So About that Deconcentrating Poverty Thing…

Land of Opportunity Interactive has a marvelous interactive video (click here for description of what that means) called “Bricks and Sticks: Public vs. Private“ that uses footage from New Orleans to force the viewer to question some of the assumptions behind the “deconcentrating poverty” argument for turning public housing into partially privatized mixed-income housing. 

Angela Glover Blackwell, of PolicyLink, sets up the challenge well a few minutes into the piece by arguing, “It is not the concentration of poverty in and of itself that creates the problem. The concentration of poverty sets up an identifiable community that the government sector and the private sector disrespect.”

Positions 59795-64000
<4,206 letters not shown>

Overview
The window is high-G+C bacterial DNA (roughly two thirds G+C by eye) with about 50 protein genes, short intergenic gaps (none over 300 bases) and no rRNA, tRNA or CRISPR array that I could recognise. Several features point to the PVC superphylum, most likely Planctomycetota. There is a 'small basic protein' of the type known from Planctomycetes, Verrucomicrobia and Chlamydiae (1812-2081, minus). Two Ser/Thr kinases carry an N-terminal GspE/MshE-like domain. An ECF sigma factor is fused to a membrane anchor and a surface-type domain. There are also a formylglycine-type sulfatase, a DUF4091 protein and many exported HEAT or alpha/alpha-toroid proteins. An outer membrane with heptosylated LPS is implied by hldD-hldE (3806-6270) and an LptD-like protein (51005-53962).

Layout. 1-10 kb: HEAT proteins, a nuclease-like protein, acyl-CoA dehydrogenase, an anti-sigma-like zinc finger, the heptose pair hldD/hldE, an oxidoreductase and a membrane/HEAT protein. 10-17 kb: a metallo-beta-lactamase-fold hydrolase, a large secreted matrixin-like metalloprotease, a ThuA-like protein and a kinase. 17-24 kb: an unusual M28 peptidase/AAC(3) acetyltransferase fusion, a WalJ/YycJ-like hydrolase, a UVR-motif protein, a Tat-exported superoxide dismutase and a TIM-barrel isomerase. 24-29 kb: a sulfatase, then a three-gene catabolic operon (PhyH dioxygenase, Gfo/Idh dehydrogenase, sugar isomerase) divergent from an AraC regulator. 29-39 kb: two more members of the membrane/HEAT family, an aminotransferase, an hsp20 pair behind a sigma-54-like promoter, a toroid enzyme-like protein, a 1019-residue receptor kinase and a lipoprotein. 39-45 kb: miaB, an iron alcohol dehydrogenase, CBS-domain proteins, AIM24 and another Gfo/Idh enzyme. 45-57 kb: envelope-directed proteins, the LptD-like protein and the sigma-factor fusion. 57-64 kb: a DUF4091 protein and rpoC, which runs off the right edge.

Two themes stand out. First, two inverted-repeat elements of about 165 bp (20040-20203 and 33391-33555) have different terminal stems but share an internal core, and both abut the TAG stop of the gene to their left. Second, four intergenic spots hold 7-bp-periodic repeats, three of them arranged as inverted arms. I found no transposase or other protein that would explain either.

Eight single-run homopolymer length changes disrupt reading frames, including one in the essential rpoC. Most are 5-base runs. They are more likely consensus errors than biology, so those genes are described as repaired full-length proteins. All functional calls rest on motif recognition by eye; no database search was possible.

It's somewhat rare to hear challenges to the idea that “concentrated poverty” is a cause of problems, not an effect, so I found Blackwell's comments to be refreshingly direct, as were those of the UN special rapporteur for affordable housing, who noted that mixed-income housing is a great idea—if it's done with a human rights focus, instead of a real estate focus—but that's not how it's generally being done here.

Watch the clip (it's worth it just for the chuckle you'll get out of the cutting together of various nearly identical groundbreaking speeches) and then share your reactions below. Do you think it's accurate? Useful?

Miriam Axel-Lute is CEO/editor-in-chief of Shelterforce. She lives in Albany, New York, and is a proud small-city aficionado.


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